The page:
13 If eigenvalue is 0, the equilibrium is called hyperbolic. Otherwise, it is called non-hyperbolic. According to the Hartman-Grobman theorem, if is a hyperbolic equilibrium, stability conclusions drawn from linearized equation (linear stability) hold also for the nonlinear model (nonlinear stability) if df d 0,, then we have to look at higher order terms in the Taylor series to judge stability. 13

14 Bifurcations of equilibria in 1-D Interesting dynamics can occur as system (or control) parameters vary: Equilibria can suddenly change in number or stability type. E: Consider the eample of a cantilever beam with a mass on top, with the mass being a control parameter: For mg < P cr (1 equilibrium) For mg > P cr (3 equilibriums) mg g g 14

15 Saddle-node bifurcation (fold, or turning point, blue sky bifurcation) A prototypical eample: = r + 2 here r is some control parameter The velocity functions for three distinct cases are as follows: r r < 0 two equil r = 0 one equil r > 0 no equil 15

16 We can present these results in a diagram of equilibrium solutions as a function of the parameter r. X unstable r =0 r stable This is a bifurcation diagram. (r = 0, = 0) is the bifurcation point. This is called a subcritical saddle - node bifurcation. 16

17 Supercritical saddle node bifurcation: Consider the system: 2 r f() X r =0 stable unstable r Linear Stability Analysis r > 0 : the equilibrium points are df The function derivative is d r For df r, we get 2 r ( asympt stable) d 17

18 df For r, we get 2 r (unstable) d df Note that both equilibria are hyperbolic 0 d At r = 0, however, theorem fails! df d 0 Consider the velocity function at r = 0: 0 i.e., Hartman-Grobman The equilibrium at =0 is actually unstable! r = 0 one equilibrium 18

19 Another eample Consider a system governed by : r e f() We can determine the equilibria and find their stability via linearization: r < r r = r r > r 1 e - 1 e - 1 e - r (r-) r (r-) (r-) What is the critical value of r? At critical value, and r must satisfy f( ) = 0 r - - e - = 0 as well as r df d 0 1 e 0 0 r 1 19

20 Brief Introduction to Normal Forms In a sense, f() = r ± 2 are prototypical of all 1-D systems undergoing a saddle-node bifurcation. Consider the system just studied: f (,r) r e with r 1, 0. Near the critical point, r r r 1 r and for small r r and, write 2 2 higher order 1 r (1 / 2 ) r / 2 terms f(,r) increasing r for r=r same form as that of super-critical saddle node bifurcation 20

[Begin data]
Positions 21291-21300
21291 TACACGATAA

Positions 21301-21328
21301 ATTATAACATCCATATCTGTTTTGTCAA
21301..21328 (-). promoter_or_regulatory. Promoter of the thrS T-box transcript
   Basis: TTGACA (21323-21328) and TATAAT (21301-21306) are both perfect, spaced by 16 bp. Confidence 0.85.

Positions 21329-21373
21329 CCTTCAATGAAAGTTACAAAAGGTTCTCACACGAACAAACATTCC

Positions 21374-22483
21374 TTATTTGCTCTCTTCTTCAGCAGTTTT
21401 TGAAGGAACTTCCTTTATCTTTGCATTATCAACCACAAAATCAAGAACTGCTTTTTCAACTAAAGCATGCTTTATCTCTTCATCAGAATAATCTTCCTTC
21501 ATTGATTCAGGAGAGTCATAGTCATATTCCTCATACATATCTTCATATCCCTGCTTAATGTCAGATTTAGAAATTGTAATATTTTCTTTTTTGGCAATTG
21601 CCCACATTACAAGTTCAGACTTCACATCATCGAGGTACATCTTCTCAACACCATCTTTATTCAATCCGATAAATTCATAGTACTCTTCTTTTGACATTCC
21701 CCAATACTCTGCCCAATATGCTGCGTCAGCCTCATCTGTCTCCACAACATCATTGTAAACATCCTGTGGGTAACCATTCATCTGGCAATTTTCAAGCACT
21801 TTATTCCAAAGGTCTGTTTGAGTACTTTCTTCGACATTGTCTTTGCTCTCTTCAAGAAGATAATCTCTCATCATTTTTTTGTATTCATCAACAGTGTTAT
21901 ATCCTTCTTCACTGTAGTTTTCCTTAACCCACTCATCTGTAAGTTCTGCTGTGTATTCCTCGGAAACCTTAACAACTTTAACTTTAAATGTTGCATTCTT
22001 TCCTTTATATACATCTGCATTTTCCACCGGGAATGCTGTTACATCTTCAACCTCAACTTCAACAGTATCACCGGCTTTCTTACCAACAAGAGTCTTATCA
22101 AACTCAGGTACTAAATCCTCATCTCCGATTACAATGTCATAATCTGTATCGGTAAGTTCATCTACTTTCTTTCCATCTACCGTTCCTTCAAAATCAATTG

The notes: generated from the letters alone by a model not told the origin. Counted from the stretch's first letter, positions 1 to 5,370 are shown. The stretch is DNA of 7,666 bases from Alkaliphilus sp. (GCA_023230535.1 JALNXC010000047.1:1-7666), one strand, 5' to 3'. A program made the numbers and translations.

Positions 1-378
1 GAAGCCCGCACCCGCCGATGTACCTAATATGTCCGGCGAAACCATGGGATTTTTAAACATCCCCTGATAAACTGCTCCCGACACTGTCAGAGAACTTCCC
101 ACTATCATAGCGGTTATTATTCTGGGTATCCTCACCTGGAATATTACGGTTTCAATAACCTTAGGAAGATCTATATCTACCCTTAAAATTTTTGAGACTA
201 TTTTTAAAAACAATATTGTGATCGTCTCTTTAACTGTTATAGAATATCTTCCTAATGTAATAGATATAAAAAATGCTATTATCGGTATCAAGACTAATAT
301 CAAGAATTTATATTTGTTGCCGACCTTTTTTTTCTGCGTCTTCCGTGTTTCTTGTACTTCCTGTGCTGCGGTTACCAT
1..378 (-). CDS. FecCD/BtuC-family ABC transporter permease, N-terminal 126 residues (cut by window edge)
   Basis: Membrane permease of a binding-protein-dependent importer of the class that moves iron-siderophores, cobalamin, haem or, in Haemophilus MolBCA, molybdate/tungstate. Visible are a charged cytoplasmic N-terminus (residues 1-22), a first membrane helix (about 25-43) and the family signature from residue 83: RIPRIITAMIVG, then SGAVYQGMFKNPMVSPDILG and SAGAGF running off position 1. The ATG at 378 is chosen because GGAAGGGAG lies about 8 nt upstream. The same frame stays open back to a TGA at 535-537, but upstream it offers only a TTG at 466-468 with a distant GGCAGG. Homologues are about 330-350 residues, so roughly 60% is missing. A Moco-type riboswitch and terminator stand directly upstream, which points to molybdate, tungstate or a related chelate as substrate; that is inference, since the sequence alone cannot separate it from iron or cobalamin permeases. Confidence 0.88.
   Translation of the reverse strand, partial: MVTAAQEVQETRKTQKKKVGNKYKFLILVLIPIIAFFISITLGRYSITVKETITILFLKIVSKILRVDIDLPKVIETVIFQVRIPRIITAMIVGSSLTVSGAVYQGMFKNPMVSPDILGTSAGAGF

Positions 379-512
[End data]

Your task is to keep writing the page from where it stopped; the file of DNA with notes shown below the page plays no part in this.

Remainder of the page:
21 f() = a + b 2 is the normal form of saddle - node bifurcation, i.e., all systems in 1-D undergoing this bifurcation must locally possess this form. Transcritical Bifurcation The normal form for this bifurcation is = r 2 (similar to n = r n (1 n), the logistic equation). Consider the velocity function for different parameter values: r < 0 two equil r = 0 one equil r > 0 two equil 21

22 We can display the results in the form of a bifurcation diagram: =r =0 r=0 r This is called a transcritical bifurcation Eample: Lasers. See notes. 22

23 Eample: Laser threshold pump partially reflecting mirror Active material laser light At low energy levels each atom oscillates acting as a little antenna, but all atoms oscillate independently and emit randomly phased photons. At a threshold pumping level, all the atoms oscillate in phase producing laser! This is due to self-organization out of cooperative interaction of atoms. (Ref: Haken 1983, Strogatz s book) 23

24 Let n(t) - no. of photons Then, n = gain loss = G n N k n (escape or leakage thru endface) gain coeff > 0 no. of ecited atoms Note that k > 0, a rate constant Here τ = 1 k = typical life time of a photon in the laser Note however that N(t) = N o α n (because atoms after radiation of a photon, are not in an ecited state), i.e., n Gn(N n) kn or 2 o n (GNo k)n Gn 24

25 The corresponding bifurcation diagram is: lamp n laser =r n =0 N 0 =k/g N 0 No physical meaning 25

26 Pitchfork bifurcation Eamples: We have already seen the eample of buckling of a column as a function of the aial load: g mg g fluid Another eample is that of the onset of convection in a toroidal thermosyphan heating coil 26